[Skip to Content]
Access to paid content on this site is currently suspended due to excessive activity being detected from your IP address 54.163.94.5. Please contact the publisher to request reinstatement.
[Skip to Content Landing]
Views 167
Citations 0
Viewpoint
August 24, 2016

The Need for Postdischarge, Patient-Centered Data in Trauma

Author Affiliations
  • 1Center for Surgery and Public Health, Department of Surgery, Brigham & Women’s Hospital, Harvard Medical School, Harvard T. H. Chan School of Public Health, Boston, Massachusetts
JAMA Surg. Published online August 24, 2016. doi:10.1001/jamasurg.2016.2343

Trauma accounts for 199 800 deaths and 30.9 million nonfatal injuries in the United States each year.1 Among survivors, the long-term consequences can be devastating in terms of both medical considerations, such as risk of readmission and need for rehabilitation, and patients’ lived experience, affecting functional outcomes and health-related quality of life. Data from the Centers for Disease Control and Prevention suggest that in 2010, estimated annual lifetime costs due to trauma totaled more than $187 billion (an average of $1.05 million per person), of which 98.9% ($1.04 million per person) was due to loss of work alone.1 Recent work by the National Institutes of Health and American College of Surgeons recognized this issue, calling for a need to consider longer-term outcomes of care and to implement patient-centered methods to collect postdischarge outcomes in existing trauma registries.2 Consensus statements from Europe tell a similar story.3 Nevertheless, despite widespread recognition, there remains a paucity of data concerning the postdischarge experience of trauma patients, particularly as it pertains to patient-centered outcomes. On a national scale, it is not known what information is being collected.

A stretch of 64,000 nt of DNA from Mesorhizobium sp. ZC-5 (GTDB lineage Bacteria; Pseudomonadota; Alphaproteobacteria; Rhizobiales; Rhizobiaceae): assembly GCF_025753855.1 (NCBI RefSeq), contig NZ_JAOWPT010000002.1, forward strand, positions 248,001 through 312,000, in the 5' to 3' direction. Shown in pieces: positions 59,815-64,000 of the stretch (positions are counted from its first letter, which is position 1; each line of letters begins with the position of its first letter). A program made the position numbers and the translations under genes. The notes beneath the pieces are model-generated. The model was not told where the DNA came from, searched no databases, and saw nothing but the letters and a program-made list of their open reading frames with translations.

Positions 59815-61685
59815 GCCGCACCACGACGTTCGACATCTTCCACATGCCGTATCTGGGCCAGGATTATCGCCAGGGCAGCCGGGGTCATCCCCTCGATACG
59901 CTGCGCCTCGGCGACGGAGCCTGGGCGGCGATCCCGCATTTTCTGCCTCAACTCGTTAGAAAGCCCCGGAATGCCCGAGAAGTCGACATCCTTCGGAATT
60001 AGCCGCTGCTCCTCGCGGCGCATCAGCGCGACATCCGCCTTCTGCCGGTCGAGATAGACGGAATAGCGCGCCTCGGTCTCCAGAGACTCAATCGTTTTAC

First Page Preview View Large
First page PDF preview
First page PDF preview
×